What’s happening here is you are seeing the end result, and not the years of hard work. Your fellow fishermen have tried and failed hundreds of times and know exactly what works, where to look for fish, which kind of nets to use, they understand the movement of fish, weather conditions, etc. You need to be patient. You might be new to the business and in the first phase of the learning curve.”

But then, such expert advice hardly finds a resonance in the valley where many youngsters are losing their family savings in the name of online investments. The motive remains the same—making fortunes overnight.

A Web of Deception

At a time when Kashmir is getting rattled by money-doubling scams, Cyber Police Station has become a distressed hangout for many online victims. Some of them arrive to file their fraud reports. “This place is our last hope,” says Tehmeena (not her real name), a student lately duped by internet cons. “I was lured to invest my savings into some online app, but it proved to be a trap.”

While cops are figuring out the ever-evolving online module and modus operandi behind these online fraud cases, the cyber station in Srinagar has issued a stern warning regarding the proliferation of fake investment apps.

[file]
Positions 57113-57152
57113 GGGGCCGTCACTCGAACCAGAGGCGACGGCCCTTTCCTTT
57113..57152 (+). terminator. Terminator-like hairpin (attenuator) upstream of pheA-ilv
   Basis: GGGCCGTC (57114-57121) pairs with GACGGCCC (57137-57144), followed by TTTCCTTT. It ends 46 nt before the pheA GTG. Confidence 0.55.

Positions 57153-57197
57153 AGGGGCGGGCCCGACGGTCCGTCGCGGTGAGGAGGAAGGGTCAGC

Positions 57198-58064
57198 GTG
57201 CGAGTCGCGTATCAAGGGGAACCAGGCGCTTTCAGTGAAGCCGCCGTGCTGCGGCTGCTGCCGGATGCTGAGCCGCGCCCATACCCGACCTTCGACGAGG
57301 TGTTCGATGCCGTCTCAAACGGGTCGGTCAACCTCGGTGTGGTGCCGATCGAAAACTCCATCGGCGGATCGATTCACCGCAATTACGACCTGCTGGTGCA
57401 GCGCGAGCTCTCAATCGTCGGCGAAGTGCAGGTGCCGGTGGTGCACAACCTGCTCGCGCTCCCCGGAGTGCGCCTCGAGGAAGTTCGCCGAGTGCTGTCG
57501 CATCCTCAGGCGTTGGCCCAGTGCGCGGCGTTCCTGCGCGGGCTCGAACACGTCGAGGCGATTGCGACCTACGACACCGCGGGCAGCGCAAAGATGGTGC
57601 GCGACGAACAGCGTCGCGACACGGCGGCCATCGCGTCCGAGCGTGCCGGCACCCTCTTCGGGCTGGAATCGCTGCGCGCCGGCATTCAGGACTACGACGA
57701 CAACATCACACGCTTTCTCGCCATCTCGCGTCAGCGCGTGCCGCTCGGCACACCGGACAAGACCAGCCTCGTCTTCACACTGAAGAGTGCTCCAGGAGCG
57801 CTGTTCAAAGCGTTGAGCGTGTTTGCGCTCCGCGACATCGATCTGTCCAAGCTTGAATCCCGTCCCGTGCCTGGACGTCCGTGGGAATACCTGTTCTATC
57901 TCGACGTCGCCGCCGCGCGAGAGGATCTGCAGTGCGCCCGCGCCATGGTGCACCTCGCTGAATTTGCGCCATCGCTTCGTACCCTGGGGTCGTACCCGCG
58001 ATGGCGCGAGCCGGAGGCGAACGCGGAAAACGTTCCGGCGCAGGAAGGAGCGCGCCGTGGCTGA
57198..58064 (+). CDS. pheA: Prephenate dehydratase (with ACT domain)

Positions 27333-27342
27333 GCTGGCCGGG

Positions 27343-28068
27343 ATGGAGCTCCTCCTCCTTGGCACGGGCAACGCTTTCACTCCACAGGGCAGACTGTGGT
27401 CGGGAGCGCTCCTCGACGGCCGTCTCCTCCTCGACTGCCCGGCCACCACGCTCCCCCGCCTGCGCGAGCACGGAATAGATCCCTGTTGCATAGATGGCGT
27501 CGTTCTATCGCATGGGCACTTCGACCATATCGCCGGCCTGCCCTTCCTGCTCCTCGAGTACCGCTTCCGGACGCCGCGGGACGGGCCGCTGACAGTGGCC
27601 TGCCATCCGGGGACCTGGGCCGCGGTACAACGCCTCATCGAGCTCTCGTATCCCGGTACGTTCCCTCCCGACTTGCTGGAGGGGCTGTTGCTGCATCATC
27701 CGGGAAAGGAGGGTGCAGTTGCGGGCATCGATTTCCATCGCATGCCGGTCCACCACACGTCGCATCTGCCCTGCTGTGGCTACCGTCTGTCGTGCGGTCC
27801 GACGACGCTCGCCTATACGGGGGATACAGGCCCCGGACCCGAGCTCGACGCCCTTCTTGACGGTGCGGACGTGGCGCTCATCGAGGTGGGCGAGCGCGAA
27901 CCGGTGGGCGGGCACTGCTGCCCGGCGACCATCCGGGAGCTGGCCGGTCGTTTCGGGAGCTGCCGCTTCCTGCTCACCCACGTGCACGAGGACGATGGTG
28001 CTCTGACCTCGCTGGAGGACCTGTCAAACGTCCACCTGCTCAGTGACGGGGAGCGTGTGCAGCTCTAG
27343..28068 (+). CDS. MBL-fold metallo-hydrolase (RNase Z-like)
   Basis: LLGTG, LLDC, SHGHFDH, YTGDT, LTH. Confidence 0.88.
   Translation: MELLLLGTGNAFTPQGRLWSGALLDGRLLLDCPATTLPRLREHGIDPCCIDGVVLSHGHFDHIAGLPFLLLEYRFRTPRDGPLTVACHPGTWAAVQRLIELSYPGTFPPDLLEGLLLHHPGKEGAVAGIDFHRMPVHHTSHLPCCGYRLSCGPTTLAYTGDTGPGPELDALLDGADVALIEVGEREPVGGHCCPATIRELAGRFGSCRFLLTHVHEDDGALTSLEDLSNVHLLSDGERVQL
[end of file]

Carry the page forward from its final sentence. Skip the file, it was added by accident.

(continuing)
Through these applications, conmen lure people with promises of lucrative returns on their investments. But behind these platforms, lies a web of deception. “Citizens must verify the authenticity of these investment apps by cross-referencing information, checking user reviews, and scrutinizing the credentials of the companies behind them,” the cyber cops say.

But Boys Still Go for Broke

Despite these stark warnings and alarming frauds, many youngsters influenced by the reel culture of making an overnight fortune are wilfully entering cul-de-sac. They’re ready to risk everything for bigger rewards online. And this is where the menace of online gambling comes into play.

“The normalisation of online gambling and betting apps in Kashmir is worrisome,” writes netizen Rouf Sadiq Tantray on his social media handle. “It is a greater menace than drugs in my opinion. People here irrespective of age, but mostly youth are spending money, gambling, in hopes of winning and earning easy money.

People have lost their sense of halal and haram earning. For every person that wins big in this way, hundreds lose a much bigger amount. This needs to be addressed at all levels, especially pulpits of our mosques, schools and colleges.”

But lack of institutional intervention is already encouraging schoolboys like Moonis to snuff out their pocket money and some distress amount on these online apps. And since there’s hardly any fairytale ending in the algorithmic world, the 8th-grader often loses his calm and concentration. This is where, many say, society needs to step up and tame the tiger before it goes wild.